Creamy without the cream. That’s the kind of thing I’m looking for in a first-quarter-of-the-year soup — something that might taste a little indulgent and filling for these cold February nights but that will help me continue my post-holidays trim-down strategy.
Cashews, of course, are the answer. As I’ve rhetorically asked before, aren’t they always? Before you add them to this chowder, it’s a perfectly respectable chunky potato and vegetable soup. But after you scoop out some of the soup, whir it in a blender with a mere half-cup of soaked cashews and return it? You might as well have stirred in a cup of cream and a stick of butter — that’s how rich it tastes.
There’s one more thing that goes in — a dose of corn, which in the spirit of winter comes straight from the freezer, not the cob, although you’re welcome to repeat this in the height of summer. A creamy chowder, especially one as good and guilt-free as this, should always be in season.
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6 servings (makes 10 cups)
Umami comes from the doubling-up of fresh and dried onion and garlic, plus the soy sauce and other dried herbs and spices.
Adapted from “A Couple Cooks’ Pretty Simple Cooking: 100 Delicious Vegetarian Recipes to Make You Fall in Love With Real Food,” by Sonja and Alex Overhiser (Da Capo Press, February 2018).
½ cup raw, unsalted cashews
2 tablespoons extra-virgin olive oil
1 large yellow onion, cut into ½ -inch dice
2 carrots, scrubbed well and cut into ½ -inch dice
3 ribs celery, cut into ½ -inch dice
2 medium cloves garlic, minced
2 pounds russet potatoes (about 2 large), peeled and cut into ½ -inch dice
6 cups no-salt-added vegetable broth, store-bought or homemade (see related recipe)
2 tablespoons low-sodium soy sauce
1 teaspoon Spanish sweet or hot smoked paprika (pimenton)
1 teaspoon dried thyme
1 teaspoon dried oregano
1 teaspoon onion powder
½ teaspoon granulated garlic (garlic powder)
1 teaspoon kosher or sea salt, or more as needed
½ teaspoon freshly ground black pepper
1½ cups fresh or frozen corn kernels
3 scallions, trimmed and thinly sliced, for garnish
Place the cashews in a small bowl; add enough cold water to cover. Let them soak while you prepare the recipe.
Heat the oil in a large Dutch oven or soup pot over medium-high heat. Once the oil shimmers, add the yellow onion, carrots and celery; cook, stirring frequently, until the onion starts to turn translucent, 2 minutes. Add the fresh garlic and potatoes; cook, stirring, until the garlic is tender and the vegetables start to lightly brown, 5 minutes. Add the broth, soy sauce, smoked paprika, dried thyme and oregano, the onion and garlic powders, salt and pepper. Bring to a boil, then reduce the heat to medium or medium-low, so the liquid is still actively bubbling but not boiling. Cook, stirring occasionally, until the potatoes are tender, about 10 minutes.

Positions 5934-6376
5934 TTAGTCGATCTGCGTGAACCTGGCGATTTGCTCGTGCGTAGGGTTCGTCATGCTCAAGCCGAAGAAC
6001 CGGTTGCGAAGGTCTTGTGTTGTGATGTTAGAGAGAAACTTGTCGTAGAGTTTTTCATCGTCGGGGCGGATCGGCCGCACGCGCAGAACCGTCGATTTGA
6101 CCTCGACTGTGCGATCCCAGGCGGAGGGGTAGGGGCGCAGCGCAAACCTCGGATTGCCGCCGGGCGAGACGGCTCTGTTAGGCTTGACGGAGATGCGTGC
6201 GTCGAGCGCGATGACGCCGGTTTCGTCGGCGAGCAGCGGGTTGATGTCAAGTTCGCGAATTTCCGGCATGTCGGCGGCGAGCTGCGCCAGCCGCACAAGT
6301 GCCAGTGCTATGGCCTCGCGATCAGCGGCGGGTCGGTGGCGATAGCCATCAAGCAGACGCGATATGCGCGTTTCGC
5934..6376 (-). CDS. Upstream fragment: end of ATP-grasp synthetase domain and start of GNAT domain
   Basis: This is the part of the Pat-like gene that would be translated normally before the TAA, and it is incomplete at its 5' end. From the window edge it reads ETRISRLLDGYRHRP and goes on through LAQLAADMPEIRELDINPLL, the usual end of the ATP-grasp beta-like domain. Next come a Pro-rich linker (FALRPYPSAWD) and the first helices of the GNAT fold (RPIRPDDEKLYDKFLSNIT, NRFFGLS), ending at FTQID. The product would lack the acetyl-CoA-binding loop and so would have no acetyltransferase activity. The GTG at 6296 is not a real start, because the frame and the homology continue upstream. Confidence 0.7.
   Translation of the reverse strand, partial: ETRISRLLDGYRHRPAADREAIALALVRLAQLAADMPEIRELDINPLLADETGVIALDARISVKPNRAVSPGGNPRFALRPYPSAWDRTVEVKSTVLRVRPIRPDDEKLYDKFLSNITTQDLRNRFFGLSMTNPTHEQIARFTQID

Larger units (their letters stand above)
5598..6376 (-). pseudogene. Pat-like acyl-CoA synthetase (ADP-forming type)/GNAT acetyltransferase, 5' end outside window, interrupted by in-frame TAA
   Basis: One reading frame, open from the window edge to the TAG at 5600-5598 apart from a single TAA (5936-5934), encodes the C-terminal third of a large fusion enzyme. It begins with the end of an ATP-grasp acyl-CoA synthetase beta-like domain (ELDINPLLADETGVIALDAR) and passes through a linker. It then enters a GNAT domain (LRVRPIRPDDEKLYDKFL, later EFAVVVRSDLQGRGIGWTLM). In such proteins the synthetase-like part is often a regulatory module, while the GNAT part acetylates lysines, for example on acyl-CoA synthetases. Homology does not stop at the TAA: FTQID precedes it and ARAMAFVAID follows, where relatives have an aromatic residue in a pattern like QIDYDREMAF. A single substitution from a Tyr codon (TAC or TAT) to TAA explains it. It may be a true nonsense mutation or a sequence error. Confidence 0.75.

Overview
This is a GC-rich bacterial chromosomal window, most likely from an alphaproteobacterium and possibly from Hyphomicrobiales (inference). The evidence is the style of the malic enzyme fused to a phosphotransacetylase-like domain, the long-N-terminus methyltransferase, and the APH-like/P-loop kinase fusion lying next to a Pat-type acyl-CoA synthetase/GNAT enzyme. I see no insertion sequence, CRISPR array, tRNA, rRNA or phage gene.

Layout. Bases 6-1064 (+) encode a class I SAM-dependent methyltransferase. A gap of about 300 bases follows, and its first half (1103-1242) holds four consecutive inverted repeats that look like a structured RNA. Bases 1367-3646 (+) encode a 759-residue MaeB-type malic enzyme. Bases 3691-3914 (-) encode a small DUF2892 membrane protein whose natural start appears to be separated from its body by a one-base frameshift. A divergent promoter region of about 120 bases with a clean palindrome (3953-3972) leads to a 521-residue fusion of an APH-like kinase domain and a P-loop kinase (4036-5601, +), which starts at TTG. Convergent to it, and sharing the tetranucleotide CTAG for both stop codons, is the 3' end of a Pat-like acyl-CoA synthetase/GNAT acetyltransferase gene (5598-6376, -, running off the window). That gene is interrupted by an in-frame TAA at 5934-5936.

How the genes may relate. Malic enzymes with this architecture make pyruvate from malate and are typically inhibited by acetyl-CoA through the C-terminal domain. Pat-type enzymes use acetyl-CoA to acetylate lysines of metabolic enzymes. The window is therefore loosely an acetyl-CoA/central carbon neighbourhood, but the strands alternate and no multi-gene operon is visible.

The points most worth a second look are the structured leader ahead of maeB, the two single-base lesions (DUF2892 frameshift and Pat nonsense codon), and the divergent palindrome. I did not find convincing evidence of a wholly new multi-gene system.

Use a liquid measuring cup to carefully transfer about 4 cups of the hot chowder mixture to a blender. Drain the cashews, discarding their soaking water, and add them to the blender. (If your blender is filled more than halfway, remove some of the mixture and work in batches.) Remove the center knob in the blender’s lid to allow steam to escape and place a paper towel or kitchen towel over the opening to avoid splash-ups. Start blending on LOW for about 30 seconds, then increase the speed to HIGH and blend until smooth and creamy, about 1 minute.
Return the pureed mixture to the remaining chowder in the pot (over medium heat), then stir in the corn and cook for a minute or two, until the corn is tender. Taste, and add more salt, as needed.
Divide among individual bowls. Garnish with the scallions and serve.
Nutrition | Per serving: 290 calories, 6 g protein, 48 g carbohydrates, 9 g fat, 2 g saturated fat, 0 mg cholesterol, 430 mg sodium, 3 g dietary fiber, 9 g sugar
Recipe tested by Joe Yonan; email questions to email@example.com
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